Scottish independence would also inflame the national question in Wales, and be combined with a rise in English nationalism and increased national tensions generally. This nightmare scenario for the capitalist class must be avoided at all costs.
A socialist approach
For these reasons the bourgeois would do all it can to try and destabilise and undermine a transition to Scottish independence. For sure, their over-riding concern would be the continuation of capitalism and preventing a revolutionary challenge to their system. Fears that the struggle for Scottish independence could become a mass movement risking the overthrow of capitalism in these islands could well lead them at a certain point to a ‘pragmatic’ policy of acceding to an independent capitalist Scotland.
But as we saw in 2014, threats to disinvest and the moving of major corporations, banks and business out of Scotland in the event of independence was a significant weapon used by the pro-union side. As was the point blank insistence by then Tory chancellor George Osborne that an independent Scotland would not be able to use sterling in a formal currency union.
What is certain is that an independent Scotland that attempted to carry out socialist policies would undoubtedly face economic sabotage from the capitalist class internationally. The only way to respond and overcome the onslaught would be by introducing decisive socialist measures.
A socialist Scottish government would nationalise the banks under democratic working class control, create a state banking system and immediately introduce capital controls to ensure that a flight of capital out of the economy was prevented.
The introduction of a form of domestic Scottish currency could be done very quickly as a means of paying wages, pensions, benefits and for facilitating payment for goods and services. There is no technical reason why such a currency could not be created immediately. The modern technology, software and computer systems already exists. Providing that the finance system was under the democratic control of a workers’ government through nationalisation, these other measures around currency would be relatively simple to implement.
Bearing in mind that a currency is a means through which commodities of value are exchanged, the creation of a new currency as a transitional form of payment would be more than possible. Moreover, by breaking from the straightjacket of a central banking system under the control of hostile class forces – either the Bank of England or the European Central Bank – it would actually neutralise from the arsenal of international capitalism an important weapon to be used against a workers’ government.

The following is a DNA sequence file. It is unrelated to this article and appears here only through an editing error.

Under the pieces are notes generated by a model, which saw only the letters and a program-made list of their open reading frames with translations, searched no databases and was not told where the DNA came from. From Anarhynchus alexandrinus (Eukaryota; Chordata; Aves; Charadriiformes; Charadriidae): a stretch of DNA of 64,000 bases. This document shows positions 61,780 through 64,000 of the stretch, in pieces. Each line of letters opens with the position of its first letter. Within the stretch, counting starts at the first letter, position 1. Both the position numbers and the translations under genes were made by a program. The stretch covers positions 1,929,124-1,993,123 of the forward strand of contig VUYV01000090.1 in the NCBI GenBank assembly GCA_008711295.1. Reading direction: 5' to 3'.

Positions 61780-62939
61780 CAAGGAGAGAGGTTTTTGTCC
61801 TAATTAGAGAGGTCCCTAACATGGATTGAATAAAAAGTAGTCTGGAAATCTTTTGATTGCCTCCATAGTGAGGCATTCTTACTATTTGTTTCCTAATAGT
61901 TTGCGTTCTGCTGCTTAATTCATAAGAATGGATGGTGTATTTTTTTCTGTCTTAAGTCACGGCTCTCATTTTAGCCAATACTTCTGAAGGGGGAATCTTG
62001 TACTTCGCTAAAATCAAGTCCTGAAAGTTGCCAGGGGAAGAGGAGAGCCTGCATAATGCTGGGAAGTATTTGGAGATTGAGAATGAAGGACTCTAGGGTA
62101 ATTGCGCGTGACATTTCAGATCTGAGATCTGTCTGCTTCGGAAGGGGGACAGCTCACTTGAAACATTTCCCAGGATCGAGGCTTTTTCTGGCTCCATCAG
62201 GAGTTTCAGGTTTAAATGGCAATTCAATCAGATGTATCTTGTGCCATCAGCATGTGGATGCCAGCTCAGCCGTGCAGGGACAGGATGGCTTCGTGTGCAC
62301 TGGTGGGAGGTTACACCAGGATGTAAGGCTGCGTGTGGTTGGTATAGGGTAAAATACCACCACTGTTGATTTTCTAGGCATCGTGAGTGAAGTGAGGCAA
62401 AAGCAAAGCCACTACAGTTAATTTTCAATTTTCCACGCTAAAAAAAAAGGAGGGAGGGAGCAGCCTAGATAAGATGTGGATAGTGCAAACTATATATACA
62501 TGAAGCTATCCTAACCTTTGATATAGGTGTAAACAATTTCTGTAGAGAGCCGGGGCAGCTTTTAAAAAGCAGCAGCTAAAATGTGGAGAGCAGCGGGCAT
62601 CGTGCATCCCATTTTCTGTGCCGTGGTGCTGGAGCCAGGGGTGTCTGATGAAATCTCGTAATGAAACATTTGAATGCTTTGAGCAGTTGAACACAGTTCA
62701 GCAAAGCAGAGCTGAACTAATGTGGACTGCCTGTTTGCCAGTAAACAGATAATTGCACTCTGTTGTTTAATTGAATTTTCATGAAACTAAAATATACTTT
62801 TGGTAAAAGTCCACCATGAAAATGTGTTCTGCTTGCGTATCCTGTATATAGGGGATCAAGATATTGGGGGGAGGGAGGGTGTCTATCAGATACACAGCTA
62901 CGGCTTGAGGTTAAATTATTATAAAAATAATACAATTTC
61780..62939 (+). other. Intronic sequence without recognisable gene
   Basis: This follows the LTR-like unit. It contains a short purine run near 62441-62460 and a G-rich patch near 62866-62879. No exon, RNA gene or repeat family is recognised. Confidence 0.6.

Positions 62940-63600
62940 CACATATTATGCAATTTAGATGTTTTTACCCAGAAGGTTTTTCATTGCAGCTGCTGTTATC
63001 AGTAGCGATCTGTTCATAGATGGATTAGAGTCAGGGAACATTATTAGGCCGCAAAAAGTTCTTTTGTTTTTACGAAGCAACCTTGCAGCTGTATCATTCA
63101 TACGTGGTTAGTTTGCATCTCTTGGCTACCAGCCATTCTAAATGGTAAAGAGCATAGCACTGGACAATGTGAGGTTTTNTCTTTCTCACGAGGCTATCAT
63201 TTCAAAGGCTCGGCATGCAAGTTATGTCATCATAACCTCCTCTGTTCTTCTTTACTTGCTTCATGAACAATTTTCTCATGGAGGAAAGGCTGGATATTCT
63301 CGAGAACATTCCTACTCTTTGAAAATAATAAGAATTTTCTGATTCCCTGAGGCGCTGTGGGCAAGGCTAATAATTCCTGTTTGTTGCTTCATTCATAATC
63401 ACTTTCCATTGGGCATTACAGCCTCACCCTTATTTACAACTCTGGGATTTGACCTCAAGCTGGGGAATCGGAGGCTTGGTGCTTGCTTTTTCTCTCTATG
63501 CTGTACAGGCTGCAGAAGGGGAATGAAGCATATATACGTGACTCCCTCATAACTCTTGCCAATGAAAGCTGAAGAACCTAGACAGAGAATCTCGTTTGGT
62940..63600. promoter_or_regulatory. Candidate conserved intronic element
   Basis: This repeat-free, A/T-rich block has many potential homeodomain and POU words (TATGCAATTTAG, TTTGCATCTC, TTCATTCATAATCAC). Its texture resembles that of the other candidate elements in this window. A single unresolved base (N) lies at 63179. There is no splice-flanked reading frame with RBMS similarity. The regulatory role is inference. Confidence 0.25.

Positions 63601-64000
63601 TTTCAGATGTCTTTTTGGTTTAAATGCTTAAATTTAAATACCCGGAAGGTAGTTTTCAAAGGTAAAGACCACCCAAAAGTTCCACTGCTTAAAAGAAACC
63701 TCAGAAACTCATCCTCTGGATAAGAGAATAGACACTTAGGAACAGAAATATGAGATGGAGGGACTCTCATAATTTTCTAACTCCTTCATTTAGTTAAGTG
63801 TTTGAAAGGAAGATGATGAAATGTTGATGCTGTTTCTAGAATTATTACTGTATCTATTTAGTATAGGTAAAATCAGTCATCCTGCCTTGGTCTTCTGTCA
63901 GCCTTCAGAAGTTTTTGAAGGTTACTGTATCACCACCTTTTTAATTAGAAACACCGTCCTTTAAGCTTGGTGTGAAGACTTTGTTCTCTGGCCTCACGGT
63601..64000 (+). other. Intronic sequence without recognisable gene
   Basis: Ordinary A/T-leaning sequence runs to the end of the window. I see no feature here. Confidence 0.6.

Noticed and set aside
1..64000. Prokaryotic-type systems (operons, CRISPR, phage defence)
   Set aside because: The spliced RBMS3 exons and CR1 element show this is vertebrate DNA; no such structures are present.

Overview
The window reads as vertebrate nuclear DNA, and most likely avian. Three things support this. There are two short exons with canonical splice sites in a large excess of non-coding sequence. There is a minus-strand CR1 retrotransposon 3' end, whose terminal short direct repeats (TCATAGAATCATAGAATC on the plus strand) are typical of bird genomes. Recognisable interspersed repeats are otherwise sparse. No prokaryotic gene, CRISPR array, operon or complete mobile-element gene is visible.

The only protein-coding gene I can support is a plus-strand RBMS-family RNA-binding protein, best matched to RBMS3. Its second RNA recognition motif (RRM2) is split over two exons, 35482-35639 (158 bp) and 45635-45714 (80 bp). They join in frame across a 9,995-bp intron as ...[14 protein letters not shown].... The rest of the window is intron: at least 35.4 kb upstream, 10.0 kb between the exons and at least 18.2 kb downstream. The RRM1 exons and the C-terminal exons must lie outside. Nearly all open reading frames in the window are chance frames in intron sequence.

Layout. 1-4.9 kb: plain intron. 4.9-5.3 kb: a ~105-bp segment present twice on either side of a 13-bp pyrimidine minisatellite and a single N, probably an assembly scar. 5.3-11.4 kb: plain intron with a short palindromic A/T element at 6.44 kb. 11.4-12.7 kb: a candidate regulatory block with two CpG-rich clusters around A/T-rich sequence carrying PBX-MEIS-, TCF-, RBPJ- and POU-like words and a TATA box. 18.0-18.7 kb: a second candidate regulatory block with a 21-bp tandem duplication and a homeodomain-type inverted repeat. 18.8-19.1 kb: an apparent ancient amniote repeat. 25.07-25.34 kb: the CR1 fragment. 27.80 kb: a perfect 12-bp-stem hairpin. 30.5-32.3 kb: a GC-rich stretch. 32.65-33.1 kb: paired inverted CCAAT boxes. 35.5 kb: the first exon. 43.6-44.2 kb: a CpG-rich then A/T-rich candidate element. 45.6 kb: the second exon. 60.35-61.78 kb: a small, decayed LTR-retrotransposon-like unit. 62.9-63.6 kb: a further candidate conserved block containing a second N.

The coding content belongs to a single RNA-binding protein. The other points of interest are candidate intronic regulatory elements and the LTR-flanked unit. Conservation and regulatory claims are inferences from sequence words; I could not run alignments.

However, from day one an independent socialist Scotland would need to build the closest links with the workers’ movement, especially in England, Wales, and Ireland. The long-term fate of an independent socialist Scotland would be tied to the success of the socialist revolution in the rest of the UK and internationally.
That’s why the struggle for a democratic and voluntary socialist confederation of Scotland with England, Wales and Ireland as a step to a socialist Europe has to be a central aspect of the policy of a future mass socialist and workers’ movement.
Poverty of ambition
The SNP’s poverty of ambition is evident when looking at their plans for investment under capitalist independence. The level of investment required for council housing, schools, hospitals, roads and transport and infrastructure generally could not be met under these proposals. The £20 billion fund for investment over the first ten years of an independent Scotland proposed in A Stronger Economy is a tiny fraction of what would be required.
Any government that sought to stay within the limits of a diseased and crisis-ridden capitalist economy, including in an independent Scotland, would be forced to carry out attacks on the working class and public spending. That’s why the fight for the right to self-determination is linked to the struggle to overthrow capitalism.